07 FEVRIER 2012 NEWS : Kurnool - Wattoowala - Sui Vihar - Rhode Island - Hudson Bay -





 7ghatnamatam3-jpg-crop-display.jpg– x - Kurnool - In order to protect the panch mathas, the ancient centres of educational and spiritual learning, the state government has notified them as archaeological sites. Ghanta matham, Bheemashankara matham, Vibuthi matham, Rudraksha matham and Sarangadara matham in Srisailam in Kurnool district have thus been notified as protected monuments under the AP Ancient and Historical Monuments and Archaeological Sites and Remains Act. The panch mathas, constructed in the 7th century AD are in ruins, and the Srisailam Devasthanam’s efforts to revive them have failed. Ghanta matham is situated on 9,900 square feet of land, Shankar matham on 10,131.25 sq ft, Vibhuthi matham on 18,303 sq ft. Dr P.V. Sesha Sai Aswamedhayaaji, chief of the School for Scientific Analysis on Indian Traditional Systems, says, “The five mathams housed sages in ancient times. These five mathams helped many saints to stay comfortably in the deep jungle.” “Ghanta Matham has six faced goddesses and a cave entrance and an unusual metal bell. Tantra Sastra says that 24 persons have to stay here while the bell is rung continuously. Water is brought from the well for abhishekam during Shiva Rathri,” Dr Sesha Sai said.


PAKISTAN indus-seal.jpg Wattoowala - Archaeologists have discovered a rare Indus Valley civilisation-era seal in steatite dating back to 2,500-2,000 BC from the Cholistan area of Punjab province. The seal features the carved figure of an ibex with two pictographs. It was found at Wattoowala, located near Derawar Fort and along the ancient bed of the Hakra river, by a six-member team of archaeologists led by Punjab University Archaeology Department chairman Farzand Masih. Masih said the discovery would open new dimensions for scholars. The seal has a perforated boss on the back and varies from the style of Harappan seals. This shows a regional influence and perhaps a separate identity in the Harappan domain, he said. The seal is almost square in shape and slightly broken on the right side but the figure of the ibex is almost intact. The muscles, genitalia, hooves and tail of the ibex were engraved artistically with a high degree of skill and craftsmanship.


PAKISTAN - Sui-Vihar - The Punjab University team also conducted excavations at Sui-Vihar, which was the only existing example of Sankhya doctrines in Pakistan. Masih said the excavation revealed a circular platform at Sui-Vihar built with sun-dried bricks and a number of supporting walls to hold the platform and the cylindrical structure. The remnants of a votive stupa suggested that the place might had been converted to a Buddhist establishment when Kanishka-I embraced Buddhism, he said.


USA - Rhode Island - A Navy research boat and staff from the Woods Hole Oceanographic Institution accompanied local divers Charlie Buffum and Craig Harger of Colchester, this morning out to what they believe is the 201-year-old wreck of the Oliver Hazard Perry’s ship the Revenge, which they have discovered on Watch Hill Reef. The Navy boat, led by Buffum’s boat, left the Wadawanuck Club dock in the borough at 8 a.m. on what is expected to be a two-day expedition to survey the wreck site using a sophisticated autonomous underwater vehicle from Woods Hole that is equipped with sonar, a magnetometer and a video camera. The Revenge was a 14-gun schooner that sank on the reefs off Watch Hill on Jan. 8, 1811, while surveying southern New England harbors, including New London. Perry faced a court martial over the wreck but was eventually exonerated as blame fell on the ship’s pilot. Because of the incident, however, the formerly fast-rising captain could not get command of a ship battling the British along the Eastern seaboard. He had to settle for the less glamorous position of commanding a fleet of warships in the Great Lakes.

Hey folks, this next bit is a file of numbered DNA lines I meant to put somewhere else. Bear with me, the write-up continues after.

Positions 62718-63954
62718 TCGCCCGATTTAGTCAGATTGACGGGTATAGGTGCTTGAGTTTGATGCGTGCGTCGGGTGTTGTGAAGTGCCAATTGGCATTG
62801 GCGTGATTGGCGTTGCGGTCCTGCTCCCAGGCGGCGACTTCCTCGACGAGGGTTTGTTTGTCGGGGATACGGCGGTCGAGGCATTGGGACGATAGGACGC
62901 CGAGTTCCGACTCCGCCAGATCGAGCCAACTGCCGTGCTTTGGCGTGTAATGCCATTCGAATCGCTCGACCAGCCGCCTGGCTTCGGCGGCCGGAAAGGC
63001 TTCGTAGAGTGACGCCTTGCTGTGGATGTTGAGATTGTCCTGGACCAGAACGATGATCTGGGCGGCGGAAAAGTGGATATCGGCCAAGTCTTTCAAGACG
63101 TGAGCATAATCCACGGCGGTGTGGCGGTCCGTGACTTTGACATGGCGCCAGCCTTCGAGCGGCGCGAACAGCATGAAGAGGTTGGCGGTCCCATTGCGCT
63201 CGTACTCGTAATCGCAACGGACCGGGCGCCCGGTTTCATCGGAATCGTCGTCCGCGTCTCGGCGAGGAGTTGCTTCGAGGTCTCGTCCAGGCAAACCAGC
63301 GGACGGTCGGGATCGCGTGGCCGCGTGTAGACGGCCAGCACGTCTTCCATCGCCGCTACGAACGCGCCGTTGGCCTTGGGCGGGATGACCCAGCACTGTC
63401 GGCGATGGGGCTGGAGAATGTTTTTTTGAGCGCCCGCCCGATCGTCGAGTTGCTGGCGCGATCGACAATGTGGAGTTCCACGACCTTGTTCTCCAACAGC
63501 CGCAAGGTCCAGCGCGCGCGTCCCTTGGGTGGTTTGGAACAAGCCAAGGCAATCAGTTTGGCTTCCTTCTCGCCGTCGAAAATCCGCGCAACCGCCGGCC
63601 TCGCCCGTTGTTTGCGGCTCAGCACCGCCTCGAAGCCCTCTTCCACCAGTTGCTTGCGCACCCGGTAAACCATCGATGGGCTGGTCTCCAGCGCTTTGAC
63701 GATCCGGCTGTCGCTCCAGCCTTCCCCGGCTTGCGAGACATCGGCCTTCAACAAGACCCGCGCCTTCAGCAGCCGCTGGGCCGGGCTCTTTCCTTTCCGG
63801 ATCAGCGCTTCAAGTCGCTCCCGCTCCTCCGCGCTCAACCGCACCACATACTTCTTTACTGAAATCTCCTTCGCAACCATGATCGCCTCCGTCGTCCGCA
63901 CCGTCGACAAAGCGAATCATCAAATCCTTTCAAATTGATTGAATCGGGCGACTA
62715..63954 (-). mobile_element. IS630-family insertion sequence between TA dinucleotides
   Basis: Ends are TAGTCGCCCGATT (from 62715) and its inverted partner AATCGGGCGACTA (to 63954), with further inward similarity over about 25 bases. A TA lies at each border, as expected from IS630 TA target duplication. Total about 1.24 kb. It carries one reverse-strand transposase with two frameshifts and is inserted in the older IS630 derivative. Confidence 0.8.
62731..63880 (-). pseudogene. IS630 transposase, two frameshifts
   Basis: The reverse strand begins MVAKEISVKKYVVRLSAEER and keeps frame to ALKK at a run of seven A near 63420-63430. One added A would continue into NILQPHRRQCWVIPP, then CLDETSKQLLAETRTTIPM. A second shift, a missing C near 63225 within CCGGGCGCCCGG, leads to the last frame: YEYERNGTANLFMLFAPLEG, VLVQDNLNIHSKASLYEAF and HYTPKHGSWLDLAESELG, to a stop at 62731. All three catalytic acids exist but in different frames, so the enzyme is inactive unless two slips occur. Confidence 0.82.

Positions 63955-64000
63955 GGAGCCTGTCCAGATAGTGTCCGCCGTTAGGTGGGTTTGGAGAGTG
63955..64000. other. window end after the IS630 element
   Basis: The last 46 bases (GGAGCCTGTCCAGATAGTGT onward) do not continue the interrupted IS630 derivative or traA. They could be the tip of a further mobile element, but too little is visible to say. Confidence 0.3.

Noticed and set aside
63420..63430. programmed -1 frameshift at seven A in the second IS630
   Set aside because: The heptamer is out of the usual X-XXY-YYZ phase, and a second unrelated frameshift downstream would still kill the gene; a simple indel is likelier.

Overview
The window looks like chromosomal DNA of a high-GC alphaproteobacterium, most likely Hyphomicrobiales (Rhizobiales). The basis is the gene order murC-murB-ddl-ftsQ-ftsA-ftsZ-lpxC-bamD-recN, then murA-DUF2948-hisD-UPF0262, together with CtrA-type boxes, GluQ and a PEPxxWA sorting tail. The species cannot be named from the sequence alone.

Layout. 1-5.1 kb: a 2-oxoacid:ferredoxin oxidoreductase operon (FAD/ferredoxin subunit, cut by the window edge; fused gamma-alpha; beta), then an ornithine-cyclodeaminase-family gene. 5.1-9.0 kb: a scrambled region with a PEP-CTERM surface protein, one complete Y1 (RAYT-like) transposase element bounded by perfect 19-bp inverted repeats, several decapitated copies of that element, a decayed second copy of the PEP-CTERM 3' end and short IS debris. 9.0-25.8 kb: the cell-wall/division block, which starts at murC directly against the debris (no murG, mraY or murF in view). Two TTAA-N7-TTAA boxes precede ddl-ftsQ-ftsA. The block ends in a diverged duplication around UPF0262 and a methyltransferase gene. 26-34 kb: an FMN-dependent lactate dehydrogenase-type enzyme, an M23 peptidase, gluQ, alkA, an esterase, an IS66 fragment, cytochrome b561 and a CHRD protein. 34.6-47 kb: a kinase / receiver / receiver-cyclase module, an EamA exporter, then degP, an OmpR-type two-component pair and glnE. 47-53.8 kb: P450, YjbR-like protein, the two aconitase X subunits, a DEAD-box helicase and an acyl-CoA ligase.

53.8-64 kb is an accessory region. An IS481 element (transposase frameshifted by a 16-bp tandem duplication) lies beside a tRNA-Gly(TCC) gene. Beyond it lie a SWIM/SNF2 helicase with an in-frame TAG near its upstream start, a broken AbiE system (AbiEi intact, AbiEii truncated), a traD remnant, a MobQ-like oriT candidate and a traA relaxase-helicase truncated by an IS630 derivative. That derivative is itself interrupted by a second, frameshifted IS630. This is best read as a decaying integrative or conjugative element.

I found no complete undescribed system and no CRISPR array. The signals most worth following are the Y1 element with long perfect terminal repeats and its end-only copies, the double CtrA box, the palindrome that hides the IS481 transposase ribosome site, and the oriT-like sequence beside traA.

CANADAviking.jpg Hudson Bay - Viking exploration of Hudson Bay will continue in 2013 when descendants of the first Viking voyagers to reach North America 1,000 years ago sail into the Arctic from Churchill, Manitoba. .  Jóhann Straumfjord Sigurdson and David Collette, whose ancestral grandmother was Guðríður Þorbjarnardóttir the mother of Snorri the first European child born in North America, will sail from Canada to Iceland along a route that was old before Christopher Columbus was born. “We’ve named the expedition Fara Heim”, said Jóhann Sigurdson.  “In Old Norse, “að fara heim” means “going home”.  We are searching for Norse presence in the Arctic between Hudson Bay and west of Greenland to investigate how far West the Vikings explored”. The team will use non-damaging modern techniques to collect data and do no harm to artifacts or locations found.  All information and any discoveries will be digitally recorded and shared with government agencies for formal archaeological investigation. The expedition will work closely with the Inuit people and Nordic countries as Fara Heim is a story of many Arctic cultures.  “We have begun reaching out to everyone we can in the North to ask for local knowledge and stories. Incredible things have been found, like the Viking settlement in Newfoundland, by just asking.  We plan to make the Fara Heim website (http://www.faraheim.com) the nexus for information on Viking exploration in North America”, said Collette.